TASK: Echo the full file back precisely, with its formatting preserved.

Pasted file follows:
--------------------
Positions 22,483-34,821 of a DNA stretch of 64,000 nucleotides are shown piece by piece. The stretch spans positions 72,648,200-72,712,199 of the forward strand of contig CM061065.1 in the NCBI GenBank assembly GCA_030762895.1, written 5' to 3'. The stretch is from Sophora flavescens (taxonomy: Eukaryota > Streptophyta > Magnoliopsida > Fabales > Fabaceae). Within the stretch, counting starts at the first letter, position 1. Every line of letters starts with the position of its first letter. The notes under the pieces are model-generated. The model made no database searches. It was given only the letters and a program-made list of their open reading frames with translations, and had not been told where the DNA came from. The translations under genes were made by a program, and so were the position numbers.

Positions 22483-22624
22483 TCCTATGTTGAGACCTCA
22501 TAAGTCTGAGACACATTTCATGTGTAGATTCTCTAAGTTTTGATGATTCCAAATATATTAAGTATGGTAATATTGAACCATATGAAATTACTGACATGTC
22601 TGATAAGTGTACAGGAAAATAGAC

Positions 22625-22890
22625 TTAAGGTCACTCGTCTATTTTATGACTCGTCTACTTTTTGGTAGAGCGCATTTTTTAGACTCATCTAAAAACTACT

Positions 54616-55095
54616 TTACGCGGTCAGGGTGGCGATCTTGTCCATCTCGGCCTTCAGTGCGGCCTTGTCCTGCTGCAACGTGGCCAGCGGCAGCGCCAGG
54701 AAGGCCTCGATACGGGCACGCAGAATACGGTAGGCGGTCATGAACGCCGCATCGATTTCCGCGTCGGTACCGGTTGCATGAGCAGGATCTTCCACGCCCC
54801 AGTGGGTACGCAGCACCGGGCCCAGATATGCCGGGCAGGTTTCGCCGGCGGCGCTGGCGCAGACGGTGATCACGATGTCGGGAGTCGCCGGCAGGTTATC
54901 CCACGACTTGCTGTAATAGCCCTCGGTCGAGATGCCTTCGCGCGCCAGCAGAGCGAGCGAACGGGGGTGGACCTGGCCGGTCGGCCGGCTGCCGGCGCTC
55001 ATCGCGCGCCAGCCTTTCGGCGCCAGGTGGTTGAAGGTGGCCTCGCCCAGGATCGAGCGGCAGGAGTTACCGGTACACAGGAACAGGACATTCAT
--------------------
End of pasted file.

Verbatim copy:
Positions 22,483-34,821 of a DNA stretch of 64,000 nucleotides are shown piece by piece. The stretch spans positions 72,648,200-72,712,199 of the forward strand of contig CM061065.1 in the NCBI GenBank assembly GCA_030762895.1, written 5' to 3'. The stretch is from Sophora flavescens (taxonomy: Eukaryota > Streptophyta > Magnoliopsida > Fabales > Fabaceae). Within the stretch, counting starts at the first letter, position 1. Every line of letters starts with the position of its first letter. The notes under the pieces are model-generated. The model made no database searches. It was given only the letters and a program-made list of their open reading frames with translations, and had not been told where the DNA came from. The translations under genes were made by a program, and so were the position numbers.

Positions 22483-22624
22483 TCCTATGTTGAGACCTCA
22501 TAAGTCTGAGACACATTTCATGTGTAGATTCTCTAAGTTTTGATGATTCCAAATATATTAAGTATGGTAATATTGAACCATATGAAATTACTGACATGTC
22601 TGATAAGTGTACAGGAAAATAGAC

Positions 22625-22890
22625 TTAAGGTCACTCGTCTATTTTATGACTCGTCTACTTTTTGGTAGAGCGCATTTTTTAGACTCATCTAAAAACTACT

Positions 54616-55095
54616 TTACGCGGTCAGGGTGGCGATCTTGTCCATCTCGGCCTTCAGTGCGGCCTTGTCCTGCTGCAACGTGGCCAGCGGCAGCGCCAGG
54701 AAGGCCTCGATACGGGCACGCAGAATACGGTAGGCGGTCATGAACGCCGCATCGATTTCCGCGTCGGTACCGGTTGCATGAGCAGGATCTTCCACGCCCC
54801 AGTGGGTACGCAGCACCGGGCCCAGATATGCCGGGCAGGTTTCGCCGGCGGCGCTGGCGCAGACGGTGATCACGATGTCGGGAGTCGCCGGCAGGTTATC
54901 CCACGACTTGCTGTAATAGCCCTCGGTCGAGATGCCTTCGCGCGCCAGCAGAGCGAGCGAACGGGGGTGGACCTGGCCGGTCGGCCGGCTGCCGGCGCTC
55001 ATCGCGCGCCAGCCTTTCGGCGCCAGGTGGTTGAAGGTGGCCTCGCCCAGGATCGAGCGGCAGGAGTTACCGGTACACAGGAACAGGACATTCAT